Review: Joey Negro's Z Records have a remarkable knack for knocking out vintage compilation after vintage compilation. Here though, they've really discovered a rare niche of unmined gold courtesy of Nuphonic's David Hill who acts as selector. As Hill explains "gospel music has often followed trends in secular music" and this album captures 24 attempts of gospel getting on the disco and boogie trains. Highlights include the hiNRG longing of "I Need You", the electro-soul of "Love Is The Message" and the piano & strings frenzy of "Awake O Zion".
Review: Dave Lee's Z Records imprint has always been a reliable source of the sort of grandstanding house, soulful garage and disco-flecked grooves that require strong vocals. Lee, of course, is a past master at this kind of thing, and his 20-plus year career has seen him forge links with many legendary vocalists. This compilation celebrates those 'divas' - there are notable appearances from Taana Gardner, Gwen Guthrie, Thelma Houston, Michele Weeks and Taka Boom - by showcasing some of their best work for Z. There's some great material peppered throughout, from the classic disco-soul of the Sunburst Band's "In The Thick of It" and "Everyday", to the block party electrofunk of Kola Kube's cover of Carly Simon's "Why".
Review: Having first appeared on CD earlier in the year, Graeme Clark's first official album of Revenge reworks comes to digital download. If you missed out first time around, it's well worth a listen - not least because there are some killer re-edits and reconstructions present. Interestingly, Reekin'structions by The Revenge partly shies away from Clark's celebrated tracky and hypnotic house sound. While his deft house touch is still present - see the delightful slow-build version of Velvet Hammer's "Party Down", or the low-slung retro-house remix of "Smurf Trek" by original electro-funkers Chapter 3 - some of the best cuts here are little more than traditional re-edits, with Clark offering killer new arrangements of little-known disco, soul and boogie originals.
Review: Joey Negro's Soul Of Disco series has always been a great source of forgotten disco gems for those who like their dance music rich, stringy and soulful. This third two-disc selection from the Z Records boss is no different. For disco diggers, there's plenty to enjoy, be it the rich, horn-drenched instrumental grooves of Board Of Directors' "Hanging Tough", the raw, clavinet groove of Loi's "Body Contact" or the wobbly synth bass and perfect percussion of Phenomenal's "One Two Three". With a smattering of bonus re-edits from Joey Negro himself for those who like their grooves a bit more DJ-friendly, The Soul Of Disco 3 is nigh on essential.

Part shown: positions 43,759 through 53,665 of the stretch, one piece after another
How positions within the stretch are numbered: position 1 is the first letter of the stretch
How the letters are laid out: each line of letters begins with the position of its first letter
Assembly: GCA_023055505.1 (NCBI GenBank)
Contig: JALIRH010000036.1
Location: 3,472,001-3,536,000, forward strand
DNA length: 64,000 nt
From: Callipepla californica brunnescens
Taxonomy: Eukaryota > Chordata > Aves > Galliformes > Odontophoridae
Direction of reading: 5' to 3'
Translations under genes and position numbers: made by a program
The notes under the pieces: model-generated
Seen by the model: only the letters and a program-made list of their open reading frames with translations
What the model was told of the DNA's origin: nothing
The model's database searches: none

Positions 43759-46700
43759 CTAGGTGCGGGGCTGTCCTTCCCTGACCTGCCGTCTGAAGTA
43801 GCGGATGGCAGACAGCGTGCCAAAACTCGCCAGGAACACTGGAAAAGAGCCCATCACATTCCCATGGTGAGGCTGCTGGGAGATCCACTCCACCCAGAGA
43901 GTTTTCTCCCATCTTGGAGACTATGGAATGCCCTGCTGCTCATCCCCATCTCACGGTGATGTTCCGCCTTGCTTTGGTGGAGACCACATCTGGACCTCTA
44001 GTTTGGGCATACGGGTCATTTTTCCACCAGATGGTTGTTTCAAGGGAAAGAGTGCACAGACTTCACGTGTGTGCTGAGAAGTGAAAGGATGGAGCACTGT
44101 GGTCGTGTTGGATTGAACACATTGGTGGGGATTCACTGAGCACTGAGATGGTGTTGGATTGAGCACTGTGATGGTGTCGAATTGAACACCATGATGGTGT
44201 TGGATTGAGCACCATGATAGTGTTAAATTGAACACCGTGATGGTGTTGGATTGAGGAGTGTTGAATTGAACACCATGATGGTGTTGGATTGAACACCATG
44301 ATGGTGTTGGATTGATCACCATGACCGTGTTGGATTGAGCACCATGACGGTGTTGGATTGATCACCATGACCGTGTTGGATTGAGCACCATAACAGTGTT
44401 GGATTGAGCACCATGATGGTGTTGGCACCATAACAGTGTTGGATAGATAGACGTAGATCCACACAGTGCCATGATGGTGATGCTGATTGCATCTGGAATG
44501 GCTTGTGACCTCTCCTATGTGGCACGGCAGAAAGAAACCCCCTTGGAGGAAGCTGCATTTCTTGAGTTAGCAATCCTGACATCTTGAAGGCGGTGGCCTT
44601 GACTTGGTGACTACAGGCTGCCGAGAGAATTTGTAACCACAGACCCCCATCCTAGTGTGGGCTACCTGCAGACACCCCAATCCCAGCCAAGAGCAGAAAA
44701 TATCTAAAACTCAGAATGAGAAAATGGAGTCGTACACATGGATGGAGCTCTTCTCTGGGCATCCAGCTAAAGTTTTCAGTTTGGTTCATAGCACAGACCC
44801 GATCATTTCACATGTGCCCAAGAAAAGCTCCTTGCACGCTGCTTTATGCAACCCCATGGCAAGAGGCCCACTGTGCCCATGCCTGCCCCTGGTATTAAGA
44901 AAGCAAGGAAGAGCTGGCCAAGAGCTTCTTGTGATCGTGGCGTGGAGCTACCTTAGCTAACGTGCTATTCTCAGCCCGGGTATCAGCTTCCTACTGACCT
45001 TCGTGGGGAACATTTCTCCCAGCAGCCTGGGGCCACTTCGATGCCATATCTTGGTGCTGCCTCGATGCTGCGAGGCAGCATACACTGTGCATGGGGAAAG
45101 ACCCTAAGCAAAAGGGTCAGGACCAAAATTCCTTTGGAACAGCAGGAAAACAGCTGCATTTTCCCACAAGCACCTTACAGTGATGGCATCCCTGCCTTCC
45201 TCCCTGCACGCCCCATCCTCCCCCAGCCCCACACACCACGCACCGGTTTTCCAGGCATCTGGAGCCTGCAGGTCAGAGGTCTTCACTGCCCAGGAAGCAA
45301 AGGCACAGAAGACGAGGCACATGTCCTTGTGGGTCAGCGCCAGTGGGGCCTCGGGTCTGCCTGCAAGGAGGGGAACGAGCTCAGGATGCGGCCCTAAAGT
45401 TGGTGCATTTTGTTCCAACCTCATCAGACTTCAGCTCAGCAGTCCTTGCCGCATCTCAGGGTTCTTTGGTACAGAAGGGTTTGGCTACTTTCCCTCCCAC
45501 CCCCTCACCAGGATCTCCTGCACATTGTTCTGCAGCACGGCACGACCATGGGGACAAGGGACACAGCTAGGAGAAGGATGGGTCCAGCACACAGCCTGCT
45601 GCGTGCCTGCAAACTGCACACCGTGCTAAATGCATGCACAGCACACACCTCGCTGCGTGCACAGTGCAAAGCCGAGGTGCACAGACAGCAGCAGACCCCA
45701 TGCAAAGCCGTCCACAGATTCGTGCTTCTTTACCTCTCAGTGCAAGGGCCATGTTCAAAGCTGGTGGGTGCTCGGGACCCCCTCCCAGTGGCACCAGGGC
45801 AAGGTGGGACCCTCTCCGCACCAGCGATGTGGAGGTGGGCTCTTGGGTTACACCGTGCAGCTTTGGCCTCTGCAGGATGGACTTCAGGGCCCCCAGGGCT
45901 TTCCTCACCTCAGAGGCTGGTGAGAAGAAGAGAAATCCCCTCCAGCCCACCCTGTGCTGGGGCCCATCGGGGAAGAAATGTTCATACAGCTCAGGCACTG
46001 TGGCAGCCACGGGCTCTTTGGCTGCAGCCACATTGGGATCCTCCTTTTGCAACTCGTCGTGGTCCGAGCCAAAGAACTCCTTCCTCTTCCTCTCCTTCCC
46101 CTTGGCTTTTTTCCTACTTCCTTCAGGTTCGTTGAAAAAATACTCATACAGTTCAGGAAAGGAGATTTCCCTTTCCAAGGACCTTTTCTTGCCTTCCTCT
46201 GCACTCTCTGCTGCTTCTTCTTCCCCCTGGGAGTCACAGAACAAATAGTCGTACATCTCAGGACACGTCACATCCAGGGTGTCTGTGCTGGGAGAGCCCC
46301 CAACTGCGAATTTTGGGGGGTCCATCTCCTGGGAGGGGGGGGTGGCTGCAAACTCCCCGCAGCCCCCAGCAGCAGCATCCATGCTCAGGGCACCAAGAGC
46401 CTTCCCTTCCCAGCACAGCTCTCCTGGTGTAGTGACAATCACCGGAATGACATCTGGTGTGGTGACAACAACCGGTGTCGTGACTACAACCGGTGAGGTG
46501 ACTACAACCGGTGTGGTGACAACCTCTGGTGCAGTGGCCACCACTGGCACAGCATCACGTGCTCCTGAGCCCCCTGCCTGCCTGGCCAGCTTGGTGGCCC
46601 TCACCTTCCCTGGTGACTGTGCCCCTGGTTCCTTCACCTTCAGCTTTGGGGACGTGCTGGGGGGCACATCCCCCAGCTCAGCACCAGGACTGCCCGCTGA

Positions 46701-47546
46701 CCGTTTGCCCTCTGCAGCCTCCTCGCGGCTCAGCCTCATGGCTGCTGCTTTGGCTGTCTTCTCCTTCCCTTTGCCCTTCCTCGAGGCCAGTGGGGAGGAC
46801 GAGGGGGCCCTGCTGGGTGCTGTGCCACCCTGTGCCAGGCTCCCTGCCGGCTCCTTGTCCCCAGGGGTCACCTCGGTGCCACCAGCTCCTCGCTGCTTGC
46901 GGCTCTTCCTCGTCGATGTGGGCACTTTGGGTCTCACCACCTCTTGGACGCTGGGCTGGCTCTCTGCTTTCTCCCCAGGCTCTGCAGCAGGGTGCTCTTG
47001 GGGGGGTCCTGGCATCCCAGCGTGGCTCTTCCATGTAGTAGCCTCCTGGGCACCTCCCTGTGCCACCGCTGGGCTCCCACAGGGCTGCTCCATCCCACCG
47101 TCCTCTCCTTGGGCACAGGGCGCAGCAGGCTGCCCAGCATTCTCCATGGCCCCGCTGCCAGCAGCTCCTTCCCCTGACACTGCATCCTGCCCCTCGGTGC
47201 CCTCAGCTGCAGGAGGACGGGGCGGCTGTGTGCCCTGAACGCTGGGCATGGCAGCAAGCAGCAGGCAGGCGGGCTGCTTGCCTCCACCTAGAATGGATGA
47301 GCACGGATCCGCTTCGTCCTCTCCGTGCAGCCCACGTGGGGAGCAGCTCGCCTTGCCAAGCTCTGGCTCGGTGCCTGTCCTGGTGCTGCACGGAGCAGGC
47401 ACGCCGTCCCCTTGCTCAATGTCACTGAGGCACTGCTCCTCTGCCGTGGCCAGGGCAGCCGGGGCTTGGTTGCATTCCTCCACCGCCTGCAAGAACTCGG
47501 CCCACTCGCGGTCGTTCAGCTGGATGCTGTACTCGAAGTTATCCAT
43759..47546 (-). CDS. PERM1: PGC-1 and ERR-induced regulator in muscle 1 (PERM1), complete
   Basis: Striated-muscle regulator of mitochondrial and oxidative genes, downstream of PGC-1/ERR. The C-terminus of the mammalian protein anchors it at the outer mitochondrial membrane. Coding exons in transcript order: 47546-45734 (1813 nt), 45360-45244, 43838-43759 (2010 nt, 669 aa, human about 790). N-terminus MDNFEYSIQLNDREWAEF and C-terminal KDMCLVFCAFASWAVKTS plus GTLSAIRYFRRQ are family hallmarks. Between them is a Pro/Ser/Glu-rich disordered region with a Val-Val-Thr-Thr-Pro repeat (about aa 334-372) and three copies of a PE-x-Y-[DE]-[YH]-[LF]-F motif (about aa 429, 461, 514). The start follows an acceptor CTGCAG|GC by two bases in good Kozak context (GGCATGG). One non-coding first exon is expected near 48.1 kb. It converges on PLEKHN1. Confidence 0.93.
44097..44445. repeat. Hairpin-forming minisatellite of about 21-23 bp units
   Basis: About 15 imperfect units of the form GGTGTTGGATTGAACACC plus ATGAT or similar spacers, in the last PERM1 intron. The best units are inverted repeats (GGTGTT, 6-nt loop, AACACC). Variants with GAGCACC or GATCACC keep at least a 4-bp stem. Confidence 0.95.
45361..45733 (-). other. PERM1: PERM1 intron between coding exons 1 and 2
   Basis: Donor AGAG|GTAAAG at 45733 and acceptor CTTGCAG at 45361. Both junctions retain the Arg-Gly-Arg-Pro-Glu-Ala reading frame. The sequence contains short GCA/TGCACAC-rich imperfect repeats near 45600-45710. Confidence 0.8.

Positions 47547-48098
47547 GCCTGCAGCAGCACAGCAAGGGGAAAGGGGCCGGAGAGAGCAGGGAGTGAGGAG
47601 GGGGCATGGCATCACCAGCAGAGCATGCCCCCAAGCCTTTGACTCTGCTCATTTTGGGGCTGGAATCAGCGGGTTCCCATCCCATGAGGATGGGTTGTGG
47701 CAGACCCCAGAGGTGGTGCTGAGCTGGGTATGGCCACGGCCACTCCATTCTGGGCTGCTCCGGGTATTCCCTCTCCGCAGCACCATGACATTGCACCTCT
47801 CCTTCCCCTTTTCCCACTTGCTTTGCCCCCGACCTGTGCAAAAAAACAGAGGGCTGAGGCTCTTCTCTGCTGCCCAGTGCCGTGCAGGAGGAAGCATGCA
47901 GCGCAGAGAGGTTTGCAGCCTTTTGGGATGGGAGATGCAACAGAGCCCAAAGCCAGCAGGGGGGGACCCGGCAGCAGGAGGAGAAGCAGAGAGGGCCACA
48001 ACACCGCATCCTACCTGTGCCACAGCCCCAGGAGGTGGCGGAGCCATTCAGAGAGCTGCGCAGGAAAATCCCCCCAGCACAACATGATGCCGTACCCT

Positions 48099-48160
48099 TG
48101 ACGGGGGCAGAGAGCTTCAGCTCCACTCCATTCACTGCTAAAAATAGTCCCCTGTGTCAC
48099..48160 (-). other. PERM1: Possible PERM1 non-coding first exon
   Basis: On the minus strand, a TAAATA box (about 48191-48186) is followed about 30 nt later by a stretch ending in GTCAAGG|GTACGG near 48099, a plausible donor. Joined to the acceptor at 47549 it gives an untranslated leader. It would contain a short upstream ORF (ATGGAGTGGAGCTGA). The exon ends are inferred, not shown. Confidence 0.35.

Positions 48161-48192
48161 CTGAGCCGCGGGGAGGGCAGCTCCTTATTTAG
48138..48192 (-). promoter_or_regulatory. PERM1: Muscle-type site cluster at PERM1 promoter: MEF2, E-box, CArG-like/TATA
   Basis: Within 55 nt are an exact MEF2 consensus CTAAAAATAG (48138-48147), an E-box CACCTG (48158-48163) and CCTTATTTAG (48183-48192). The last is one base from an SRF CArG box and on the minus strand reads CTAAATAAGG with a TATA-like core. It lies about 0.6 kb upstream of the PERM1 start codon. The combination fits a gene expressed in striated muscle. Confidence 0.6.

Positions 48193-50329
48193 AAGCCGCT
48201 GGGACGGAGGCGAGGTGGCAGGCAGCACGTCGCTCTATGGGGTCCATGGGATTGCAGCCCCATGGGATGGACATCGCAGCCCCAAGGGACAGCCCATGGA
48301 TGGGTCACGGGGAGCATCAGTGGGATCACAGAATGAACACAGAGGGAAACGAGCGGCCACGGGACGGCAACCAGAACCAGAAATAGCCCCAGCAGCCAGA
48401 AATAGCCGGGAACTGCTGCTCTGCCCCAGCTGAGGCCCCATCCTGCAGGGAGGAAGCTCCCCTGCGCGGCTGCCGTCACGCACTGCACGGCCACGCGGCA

Review: Here's a deliciously simple idea, beautifully executed. As the title suggests, the EP features Joey Negro, Sean P and pals re-editing cuts from the duo's superb Supafunkanova compilations of vintage disco-funk gear from the '70s and '80s. Aussie scalpel fiend Dr Packer kicks things off, delivering a smooth, rolling, house-tinged rework of Magnum Force's 1984 electrofunk jam "Cool Out". Joey Negro weighs in with an excellent, dancefloor-friendly rearrangement of Foreal People's obscure, slap bass-heavy "Love Begins With You", before DJ Reverend P emphasizes the killer drum breaks and spacey synthesizers of Stimulus' P-funk smasher "Super Stimulus". Finally, Sean P expertly extends Jackie Cole and Hot Platinum Fantasy's "I've Got A Trouble Man", giving the afro-tinged funk jam the expansive 12" version it's always deserved.
Review: Having already compiled "20 Years Of Joey Negro" earlier in the year, Z Records have now put together some of the many-aliased producer's best mixes and originals from the last twelve months. The fluid funk of his mix of AC Soul Sympnoy's "Still In Love" is a stand-out, while his slow funky-house version of Carly Simon's "Why" is another must-have. With his Raven Maise and Akabu projects also handsomely represented here too, this is a key collection for all funky house fans.
Review: Z Records annual Ibiza compilation is a much-loved institution, intended by Joey Negro as a companion for those heading out there this summer or for those listening at home in the less Balearic UK. With a 22-song tracklist it'll take all summer to get through it, but what a summer! Highlights include Negro's collaboration with the mighty Horse Meat Disco, "Candidate For Love", the raw disco-not-disco gem "Crystal Lover" and the simply gorgeous forlorn house of "Everybody Wants Something". So, another great season then!